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DAVID GREENE, HOST:

All right. Tomorrow, Donald Trump will be briefed by intelligence officials on Russia's alleged cyberattacks. Now, Trump has dismissed the agency's conclusions, even questioning their competence. And as NPR's Mara Liasson reports, there's also a big split between Trump and his own party on this issue.

MARA LIASSON, BYLINE: The Republican Party has embraced Trump's positions on immigration, trade, the deficit and conflicts of interest. But when it comes to Russia, Trump and the GOP are not on the same page. Trump has repeatedly and consistently expressed admiration for Vladimir Putin. And he's refused to accept the intelligence community's findings that Russia hacked Democratic Party emails during the campaign. That puts him at odds with almost every other Republican in Washington. South Carolina Senator Lindsey Graham said on CNN that he's mystified.

(SOUNDBITE OF ARCHIVED RECORDING)

LINDSEY GRAHAM: When it comes to Russia, he seems to have a blind spot. And I'm completely perplexed because the Russians are undermining democracy throughout the entire world. They're taking land owned by others by force. They did hack into our political system, and they need to pay a price.

LIASSON: Tomorrow, Trump will hear from the intelligence community directly. And yesterday, Vice President-elect Mike Pence seemed to reinforce Trump's effort to undermine confidence in the agency's work.

(SOUNDBITE OF ARCHIVED RECORDING)

MIKE PENCE: I think, given some of the intelligence failures of recent years, the president-elect's made it clear to the American people that he's skeptical about conclusions from the bureaucracy. And I think the American people hear him loud and clear.

LIASSON: But Trump has gone way beyond skepticism. Yesterday, he sided openly with WikiLeaks' Julian Assange and against the CIA. Assange is a fugitive from justice and someone most Republicans consider a traitor. Paul Ryan, the Republican speaker of the House, told radio host Hugh Hewitt that he didn't share Trump's approval of Assange.

(SOUNDBITE OF RADIO SHOW, "THE HUGH HEWITT SHOW")

PAUL RYAN: I think the guy is a sycophant for Russia. He leaks. He steals data and compromises national security.

LIASSON: Got that?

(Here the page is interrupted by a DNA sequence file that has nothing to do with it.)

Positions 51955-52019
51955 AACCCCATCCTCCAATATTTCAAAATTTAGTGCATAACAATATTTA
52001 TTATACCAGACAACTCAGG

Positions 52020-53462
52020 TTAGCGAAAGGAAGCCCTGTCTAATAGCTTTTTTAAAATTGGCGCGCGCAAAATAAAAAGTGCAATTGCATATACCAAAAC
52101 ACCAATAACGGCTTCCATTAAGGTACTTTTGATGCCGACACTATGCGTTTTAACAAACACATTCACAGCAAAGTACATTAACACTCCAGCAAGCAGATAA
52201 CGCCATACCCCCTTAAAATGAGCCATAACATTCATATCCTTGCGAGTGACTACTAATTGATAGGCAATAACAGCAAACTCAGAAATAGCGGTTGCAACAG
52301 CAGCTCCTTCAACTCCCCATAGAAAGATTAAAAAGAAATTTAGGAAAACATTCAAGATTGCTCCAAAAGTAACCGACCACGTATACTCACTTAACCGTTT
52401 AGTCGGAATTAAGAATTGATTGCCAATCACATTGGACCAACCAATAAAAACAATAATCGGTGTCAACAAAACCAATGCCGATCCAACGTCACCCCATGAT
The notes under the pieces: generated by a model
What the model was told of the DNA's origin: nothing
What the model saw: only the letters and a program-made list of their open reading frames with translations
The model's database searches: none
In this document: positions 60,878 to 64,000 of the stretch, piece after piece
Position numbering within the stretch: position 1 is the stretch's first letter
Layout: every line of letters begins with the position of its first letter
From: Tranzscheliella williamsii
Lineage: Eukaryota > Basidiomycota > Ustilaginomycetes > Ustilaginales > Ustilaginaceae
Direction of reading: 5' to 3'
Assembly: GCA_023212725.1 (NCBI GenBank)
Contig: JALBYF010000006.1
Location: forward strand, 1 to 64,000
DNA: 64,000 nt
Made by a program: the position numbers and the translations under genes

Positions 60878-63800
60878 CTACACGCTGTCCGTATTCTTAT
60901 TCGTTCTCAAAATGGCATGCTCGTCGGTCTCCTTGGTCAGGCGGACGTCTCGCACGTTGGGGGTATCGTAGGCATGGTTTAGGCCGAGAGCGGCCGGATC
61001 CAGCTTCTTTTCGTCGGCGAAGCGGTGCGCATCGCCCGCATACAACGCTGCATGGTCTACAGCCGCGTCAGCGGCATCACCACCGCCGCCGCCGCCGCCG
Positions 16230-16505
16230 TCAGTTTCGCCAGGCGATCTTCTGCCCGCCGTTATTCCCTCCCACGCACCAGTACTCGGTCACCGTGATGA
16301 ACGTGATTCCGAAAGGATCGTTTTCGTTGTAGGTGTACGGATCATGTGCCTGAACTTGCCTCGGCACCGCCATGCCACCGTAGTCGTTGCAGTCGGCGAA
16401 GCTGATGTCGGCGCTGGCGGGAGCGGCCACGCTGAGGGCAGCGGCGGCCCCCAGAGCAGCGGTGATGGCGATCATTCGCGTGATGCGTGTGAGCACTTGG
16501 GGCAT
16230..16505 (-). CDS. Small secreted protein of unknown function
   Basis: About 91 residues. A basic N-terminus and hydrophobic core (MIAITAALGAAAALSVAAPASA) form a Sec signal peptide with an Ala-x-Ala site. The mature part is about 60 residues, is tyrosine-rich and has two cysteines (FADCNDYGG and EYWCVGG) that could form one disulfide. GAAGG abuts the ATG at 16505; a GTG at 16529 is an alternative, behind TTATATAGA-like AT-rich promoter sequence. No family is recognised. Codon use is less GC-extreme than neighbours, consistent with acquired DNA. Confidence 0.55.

Molly McKew, an expert on information warfare and a foreign policy consultant, says the national security community can't figure out Trump's unwavering devotion to the Russian line. Experts are asking if this is something more than just Trump's sincere admiration for populist strongmen like Putin. Theories abound.

MOLLY MCKEW: The discussion in the region, certainly in intelligence services that deal with Russia, is that his behavior looks like someone who may be compromised or may be concerned about something. And nobody knows what that is. If it's financial ties or financial leverage, if it's something more than that - I don't know.

LIASSON: Former U.N. Ambassador John Bolton is a Trump supporter and a harsh critic of Putin. He says give the president-elect a chance.

JOHN BOLTON: I don't think the rubber's met the road on this yet. And it's one thing to exchange niceties and compliments before a president actually takes office. It's another when you confront concrete Russian behavior, such as extending their influence throughout the Middle East, such as further military action in the eastern Ukraine, such as threatening the Baltic republics. That's the real test.

I mean, he will now have the full briefing by the top leaders of the intelligence community. And they'll bring the evidence that they have, and he'll draw his conclusions at that point.

LIASSON: What those conclusions are will send an important signal to Republicans on Capitol Hill and to the Russians who, says Molly McKew, are also mystified about the new, disruptive president-elect.

MCKEW: I think they're as nervous about Trump as the rest of us. And I think that's potentially a very big opportunity for Trump if he chooses to use it. I don't know what happened in the election. I don't know what his relationship with Russian financial interests or others are. None of us know any of that. What we do know is he will be the American president very soon. And if he wants to operate as a man defending our country's interests, he needs to have a smart, aggressive Russia policy that limits what Russia is doing to us and exposes what that is.

LIASSON: That's why Friday's private briefing for Trump is so important. His reaction to what he hears will be the first clue about how the new president plans to deal with Vladimir Putin.

Mara Liasson, NPR News, Washington. Transcript provided by NPR, Copyright NPR.